Killing off TFS 2005: Part 4

Posted 27 April 2011, 12:12 | by | | Perma-link

Yay for short working weeks! I started writing this post last week, and then Easter came along and this week's even shorter as we've been given an extra bank holiday so we can all go and watch the Royal Wedding, which will be fun for all concerned I'm sure - hope the weather holds, but it's not looking great at the moment…

Last time we tried Killing off TFS 2005

We'd started the dry run of our TFS Integration process on the test server TFS10. This had started migrating some of the work items, but also had issues with a missing Work Item Type. I then left it running, and went on holiday…

The full series

State of the nation

I got back to discover that the server had been restarted at some point during the last week (thanks for the mandatory Windows Updates on the servers chaps Wink) but after some digging discovered that the process had crashed with an "Out Of Memory" exception. I suppose trying to migrate part of an 11GB TFS instance to another database, on the same server was a bit much to ask. Luckly, TFS10 is a virtual machine, so a quick shut down/re-configure/restart we were back in operation with 6GB of RAM. and I tried again.

I imported the missing Work Item Template to the target project, and then all 2,930 Work Items imported without any problems.

However, I had a number of issues with the version control migration, many of which in the end, I've not been able to resolve:

  1. The workspace names are a combination of the server name, the current instance GUID and your Session Names, and this must be less than 64 characters or errors will occur - The work arounds for this is are:
    1. Change the WorkSpaceRoot application setting in the MigrationToolServers.config file in the TFS Integration Tools install directory to be as short as possible
    2. Ensure that the "Name" fields of the Left and Right Version Control Session Sources are short but meaningful.
  2. Related to 1 - we've got some historical check-ins to folders that resulted in a total path length of over 260 characters, for various reasons TFS can't cope with this, and other than carrying out the steps in 1, there's nothing you can do about it.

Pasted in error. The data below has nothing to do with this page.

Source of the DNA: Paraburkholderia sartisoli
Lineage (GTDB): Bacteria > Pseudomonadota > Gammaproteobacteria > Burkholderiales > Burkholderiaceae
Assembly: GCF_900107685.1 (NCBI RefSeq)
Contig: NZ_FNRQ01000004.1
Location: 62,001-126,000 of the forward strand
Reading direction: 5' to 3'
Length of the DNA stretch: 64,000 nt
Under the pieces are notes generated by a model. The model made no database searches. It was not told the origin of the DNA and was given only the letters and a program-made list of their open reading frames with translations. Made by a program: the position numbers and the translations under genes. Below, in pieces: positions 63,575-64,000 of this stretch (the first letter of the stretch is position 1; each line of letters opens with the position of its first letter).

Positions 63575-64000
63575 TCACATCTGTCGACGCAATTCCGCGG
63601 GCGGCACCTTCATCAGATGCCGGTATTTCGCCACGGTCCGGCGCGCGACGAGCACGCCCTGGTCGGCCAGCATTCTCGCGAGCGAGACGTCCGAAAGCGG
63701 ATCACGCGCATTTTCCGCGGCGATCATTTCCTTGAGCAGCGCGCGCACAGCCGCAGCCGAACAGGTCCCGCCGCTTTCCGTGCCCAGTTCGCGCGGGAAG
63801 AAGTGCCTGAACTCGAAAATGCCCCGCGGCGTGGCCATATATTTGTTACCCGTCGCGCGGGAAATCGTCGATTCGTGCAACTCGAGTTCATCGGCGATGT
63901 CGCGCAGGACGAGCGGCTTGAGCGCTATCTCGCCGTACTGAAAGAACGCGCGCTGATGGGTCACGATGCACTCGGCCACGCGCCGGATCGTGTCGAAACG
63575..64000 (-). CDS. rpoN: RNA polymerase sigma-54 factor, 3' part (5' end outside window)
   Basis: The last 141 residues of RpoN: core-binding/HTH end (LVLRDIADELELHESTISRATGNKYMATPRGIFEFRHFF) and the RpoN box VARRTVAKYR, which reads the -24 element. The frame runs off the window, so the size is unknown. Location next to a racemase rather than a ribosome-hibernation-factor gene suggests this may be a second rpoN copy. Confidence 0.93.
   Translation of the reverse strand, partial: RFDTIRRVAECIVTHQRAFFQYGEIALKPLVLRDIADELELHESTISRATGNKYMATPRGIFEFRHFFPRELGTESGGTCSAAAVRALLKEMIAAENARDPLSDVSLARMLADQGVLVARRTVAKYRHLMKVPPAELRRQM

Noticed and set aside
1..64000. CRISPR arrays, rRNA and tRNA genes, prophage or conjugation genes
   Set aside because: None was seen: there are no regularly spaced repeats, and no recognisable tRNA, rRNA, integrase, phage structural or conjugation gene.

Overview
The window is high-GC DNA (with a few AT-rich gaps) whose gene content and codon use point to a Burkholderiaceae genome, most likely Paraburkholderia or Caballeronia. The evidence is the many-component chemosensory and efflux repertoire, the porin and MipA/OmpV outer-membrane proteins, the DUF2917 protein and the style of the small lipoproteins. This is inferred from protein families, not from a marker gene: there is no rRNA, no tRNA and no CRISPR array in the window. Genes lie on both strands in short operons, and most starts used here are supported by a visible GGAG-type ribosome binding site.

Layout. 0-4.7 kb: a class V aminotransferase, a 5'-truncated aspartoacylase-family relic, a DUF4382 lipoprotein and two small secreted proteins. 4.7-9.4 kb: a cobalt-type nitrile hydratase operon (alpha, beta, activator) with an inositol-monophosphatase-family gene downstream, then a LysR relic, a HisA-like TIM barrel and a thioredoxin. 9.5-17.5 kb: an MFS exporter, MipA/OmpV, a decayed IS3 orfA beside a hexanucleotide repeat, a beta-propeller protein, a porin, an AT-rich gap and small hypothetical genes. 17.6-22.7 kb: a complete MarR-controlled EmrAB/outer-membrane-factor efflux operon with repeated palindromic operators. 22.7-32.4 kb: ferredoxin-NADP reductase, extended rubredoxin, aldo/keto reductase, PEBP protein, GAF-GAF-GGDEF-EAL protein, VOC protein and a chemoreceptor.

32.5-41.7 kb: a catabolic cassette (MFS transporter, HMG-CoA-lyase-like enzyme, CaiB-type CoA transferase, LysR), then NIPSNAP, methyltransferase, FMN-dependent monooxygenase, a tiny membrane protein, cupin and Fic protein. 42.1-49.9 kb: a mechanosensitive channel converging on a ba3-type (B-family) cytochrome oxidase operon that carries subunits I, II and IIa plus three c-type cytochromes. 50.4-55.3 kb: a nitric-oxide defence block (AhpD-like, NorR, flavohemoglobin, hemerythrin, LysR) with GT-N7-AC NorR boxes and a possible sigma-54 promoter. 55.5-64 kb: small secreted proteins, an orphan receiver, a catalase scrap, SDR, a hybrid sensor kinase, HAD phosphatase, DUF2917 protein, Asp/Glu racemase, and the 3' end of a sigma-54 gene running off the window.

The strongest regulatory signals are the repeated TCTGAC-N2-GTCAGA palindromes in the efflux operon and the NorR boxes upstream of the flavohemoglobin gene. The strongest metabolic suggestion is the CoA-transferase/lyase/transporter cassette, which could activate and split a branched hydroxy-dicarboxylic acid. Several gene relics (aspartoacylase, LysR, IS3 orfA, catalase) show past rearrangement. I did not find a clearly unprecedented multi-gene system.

3. Regardless of what the tool states, you can edit the Version Control filter pairs after the configuration has been saved to the database if you're happy to edit the XML directly, just remember to leave off the trailing "/" - however this will result in the Discovery and Analysis phases running again.
  4. We've already performed some sort of merge from different projects into one of the projects we're trying to merge, and this caused an issue because the TFS Integration Tool couldn't find a workspace mapping for these old, no longer existing projects - I was hopeful that this could be resolved by adding a new filter pair to try and map them in manually, however I've not been able to confirm this completely.
  5. Various Null Reference Exceptions stating that the Path could not be null that caused the migration to stop.

So, in the end, I've had to pull the plug on this experiment, and live with a seperate Team Project Collection for the legacy code base - I'll keep telling myself that "It's probably ok, we're not going to be working on them side-by-side" and things like that, but in the end I'm a little sad that it didn't work.

If you've got a fairly simple, or small history (or you're happy to drop a good portion of it), you know that file paths are short enough then I think the Team Foundation Server Integration Platform is a great tool, but as they warn you throughout their documentation, it really should only be used if you absolutely have to, and you can't live with an upgrade (a note on that - For some reason, on the live TFS2010 box, I actually had to restart TfsJobAgent to get the upgrade to complete, as the new Project Collection wasn't created until I restarted it).

Filed under: TFS